Throughout today's backing band are quite a few jazz luminaries who backed the classic blues ladies of the 1920's. We spin several sides today featuring King Oliver and Louis Armstrong. King Oliver made his landmark recordings in 1923 with his Creole Jazz Band featuring his protege Louis Armstrong, clarinetist Johnny Dodds, trombonist Honore Dutrey, pianist Lil Harden, and drummer Baby Dodds. Oliver continued to make recordings through 1931 although he seemed to fade from the spotlight not long after his initial recordings. From May to December, 1928, Oliver did some 22 sessions with his old friend, Clarence Williams, who had played with him around Louisiana and who had manged clubs like the Big 25 and Pete Lala's. Williams had become a music publisher, entrepreneur and early A&R man around New York. Seeing Oliver down on his luck, Williams used him as a backup player for several blues singers. Prior to 1928 Oliver had accompanied artists such as Butterbeans & Susie in 1924 ("Kiss Me Sweet b/w Construction Gang"), Sippie Wallace in 1925 ("Morning Dove Blues b/w "Every Dog Has His Day" and "Devil Dance Blues"), Teddy Peters ("Georgia Man"), Irene Scruggs ("Home Town Blues b/w Sorrow Valley blues"), Georgia Taylor in 1926 ("Jackass Blues") plus several others.
Among the notable recordings of 1928 included six sides backing Sara Martin including the superb "Death Sting Me Blues" which features a suitably mournful solo from Oliver plus equally fine playing on "Mean Tight Mama" and "Mistreating Man Blues." His two numbers with Texas Alexander, "Tell Me Woman Blues b/w Frisco Train Blues," work surprising well with Oliver playing some beautiful, sympathetic fills on both numbers offset by the elegant guitar work of Eddie Lang. Lang and Oliver also back Victoria Spivey on "My Handy Man b/w Organ Grinder Blues" although Oliver is less prominent. Among the best recordings from this period are his backing of the terrific Elizabeth Johnson, an obscure singer who waxed only four sides at two session in 1928. "Empty Bed Blues Part 1 & 2" has Johnson's expressive vocals finding a marvelous counterpoint in Oliver's earthy responses.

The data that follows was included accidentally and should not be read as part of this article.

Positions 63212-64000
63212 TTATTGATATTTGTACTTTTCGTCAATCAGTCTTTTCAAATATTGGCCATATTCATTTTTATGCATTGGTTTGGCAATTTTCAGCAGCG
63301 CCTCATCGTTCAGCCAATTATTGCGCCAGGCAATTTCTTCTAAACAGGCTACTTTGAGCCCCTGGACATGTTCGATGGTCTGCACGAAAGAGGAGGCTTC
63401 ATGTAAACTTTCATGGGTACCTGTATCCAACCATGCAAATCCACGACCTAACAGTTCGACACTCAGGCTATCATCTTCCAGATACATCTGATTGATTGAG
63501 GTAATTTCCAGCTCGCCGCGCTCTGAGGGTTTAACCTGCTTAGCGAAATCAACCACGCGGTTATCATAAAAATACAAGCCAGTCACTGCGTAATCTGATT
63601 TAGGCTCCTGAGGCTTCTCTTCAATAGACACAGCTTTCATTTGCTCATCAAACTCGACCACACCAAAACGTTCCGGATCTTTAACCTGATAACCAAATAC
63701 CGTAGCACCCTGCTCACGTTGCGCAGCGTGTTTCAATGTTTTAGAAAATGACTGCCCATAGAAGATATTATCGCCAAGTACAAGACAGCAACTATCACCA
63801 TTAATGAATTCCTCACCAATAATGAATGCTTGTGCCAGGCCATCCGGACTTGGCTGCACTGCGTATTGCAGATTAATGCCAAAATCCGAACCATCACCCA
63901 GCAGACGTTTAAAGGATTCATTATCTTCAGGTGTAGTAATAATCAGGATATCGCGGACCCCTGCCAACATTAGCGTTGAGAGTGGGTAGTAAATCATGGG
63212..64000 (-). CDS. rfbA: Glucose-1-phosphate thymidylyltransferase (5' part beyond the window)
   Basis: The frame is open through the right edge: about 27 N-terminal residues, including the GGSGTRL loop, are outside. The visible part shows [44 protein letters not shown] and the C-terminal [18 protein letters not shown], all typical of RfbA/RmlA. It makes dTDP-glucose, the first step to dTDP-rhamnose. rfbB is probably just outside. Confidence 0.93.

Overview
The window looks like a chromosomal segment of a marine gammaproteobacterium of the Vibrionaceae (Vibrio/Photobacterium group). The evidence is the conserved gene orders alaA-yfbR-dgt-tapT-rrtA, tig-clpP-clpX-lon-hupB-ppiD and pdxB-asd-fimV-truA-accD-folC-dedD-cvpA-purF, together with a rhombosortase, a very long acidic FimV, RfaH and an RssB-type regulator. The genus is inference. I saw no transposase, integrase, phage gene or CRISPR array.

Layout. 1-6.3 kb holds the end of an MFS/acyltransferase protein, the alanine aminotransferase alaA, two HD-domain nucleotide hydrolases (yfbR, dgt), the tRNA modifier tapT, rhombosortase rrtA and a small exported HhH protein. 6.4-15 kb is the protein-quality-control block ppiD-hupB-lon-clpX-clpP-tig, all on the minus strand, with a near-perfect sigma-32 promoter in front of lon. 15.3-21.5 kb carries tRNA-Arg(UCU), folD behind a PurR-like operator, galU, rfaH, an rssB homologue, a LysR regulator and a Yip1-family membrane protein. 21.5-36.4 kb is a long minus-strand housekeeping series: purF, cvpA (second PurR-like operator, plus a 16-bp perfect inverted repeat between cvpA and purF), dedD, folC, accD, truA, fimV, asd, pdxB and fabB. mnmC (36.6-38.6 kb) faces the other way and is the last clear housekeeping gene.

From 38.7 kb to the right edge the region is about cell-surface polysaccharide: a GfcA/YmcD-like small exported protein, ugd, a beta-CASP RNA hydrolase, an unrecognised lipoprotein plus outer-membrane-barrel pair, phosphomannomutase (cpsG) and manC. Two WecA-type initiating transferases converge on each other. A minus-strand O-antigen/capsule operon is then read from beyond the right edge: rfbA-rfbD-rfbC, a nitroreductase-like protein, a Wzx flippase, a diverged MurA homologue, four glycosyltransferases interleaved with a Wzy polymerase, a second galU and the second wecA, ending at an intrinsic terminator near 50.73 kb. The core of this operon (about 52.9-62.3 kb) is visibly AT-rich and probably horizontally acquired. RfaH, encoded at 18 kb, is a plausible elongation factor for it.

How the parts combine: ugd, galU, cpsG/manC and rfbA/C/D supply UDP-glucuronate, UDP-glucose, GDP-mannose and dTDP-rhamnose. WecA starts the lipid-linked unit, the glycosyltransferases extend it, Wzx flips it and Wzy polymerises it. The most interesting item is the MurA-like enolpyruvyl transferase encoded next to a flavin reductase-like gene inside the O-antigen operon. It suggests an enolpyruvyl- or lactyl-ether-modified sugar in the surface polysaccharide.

In the early 1990's the Affinity label issued the comprehensive Louis Armstrong And The Blues Singers 1924-1930, a six CD set that I believe covers all the sessions Armstrong did backing blues singers. During 1924-26 (and to a lesser extent 1927-30) Armstrong made many recordings other than his own sessions, arranged by an old friend from New Orleans, pianist Clarence Williams Those he backed include some of the era's best woman blues singers like a Ma Rainey, Sippie Wallace, Bertha "Chippie" Hill, Bessie Smith, Clara Smith and Victoria Spivey. We also spin the marvelous "I'm Not Rough" as recorded by Louis Armstrong & The Hot Fives featuring Lonnie Johnson. This is the final recording session with the "classic" Hot Five lineup (plus Lonnie Johnson). Hereafter, the "Hot Five" would be whoever Armstrong happened to be recording with.